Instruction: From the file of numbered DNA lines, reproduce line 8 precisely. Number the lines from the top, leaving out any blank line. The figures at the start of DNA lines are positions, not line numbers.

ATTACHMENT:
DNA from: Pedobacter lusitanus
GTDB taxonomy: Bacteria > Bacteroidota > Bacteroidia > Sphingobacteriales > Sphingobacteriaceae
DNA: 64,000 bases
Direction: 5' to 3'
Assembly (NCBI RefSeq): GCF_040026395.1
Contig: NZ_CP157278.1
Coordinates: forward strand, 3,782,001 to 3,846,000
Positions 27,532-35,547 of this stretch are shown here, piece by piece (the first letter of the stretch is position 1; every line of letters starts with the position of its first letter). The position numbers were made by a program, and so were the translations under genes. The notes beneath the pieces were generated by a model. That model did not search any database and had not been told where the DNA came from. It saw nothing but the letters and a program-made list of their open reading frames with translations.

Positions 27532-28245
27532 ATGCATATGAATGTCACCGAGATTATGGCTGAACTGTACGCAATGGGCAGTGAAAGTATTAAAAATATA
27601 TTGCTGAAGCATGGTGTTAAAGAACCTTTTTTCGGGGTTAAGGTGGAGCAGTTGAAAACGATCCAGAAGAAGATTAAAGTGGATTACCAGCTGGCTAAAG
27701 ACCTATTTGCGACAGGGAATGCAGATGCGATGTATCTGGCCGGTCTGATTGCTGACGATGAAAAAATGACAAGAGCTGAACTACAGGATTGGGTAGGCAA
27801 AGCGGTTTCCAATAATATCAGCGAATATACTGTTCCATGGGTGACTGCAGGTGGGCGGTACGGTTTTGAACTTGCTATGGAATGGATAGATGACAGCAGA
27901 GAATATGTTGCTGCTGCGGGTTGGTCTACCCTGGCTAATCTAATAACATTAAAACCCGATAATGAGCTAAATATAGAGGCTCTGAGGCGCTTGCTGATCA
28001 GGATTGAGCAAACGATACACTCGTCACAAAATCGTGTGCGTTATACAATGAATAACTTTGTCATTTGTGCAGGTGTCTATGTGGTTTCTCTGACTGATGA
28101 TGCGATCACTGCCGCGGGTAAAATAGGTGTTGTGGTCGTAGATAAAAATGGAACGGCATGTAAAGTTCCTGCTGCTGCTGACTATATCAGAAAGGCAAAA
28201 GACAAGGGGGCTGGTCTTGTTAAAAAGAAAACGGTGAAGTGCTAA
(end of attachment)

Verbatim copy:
Positions 27,532-35,547 of this stretch are shown here, piece by piece (the first letter of the stretch is position 1; every line of letters starts with the position of its first letter). The position numbers were made by a program, and so were the translations under genes. The notes beneath the pieces were generated by a model. That model did not search any database and had not been told where the DNA came from. It saw nothing but the letters and a program-made list of their open reading frames with translations.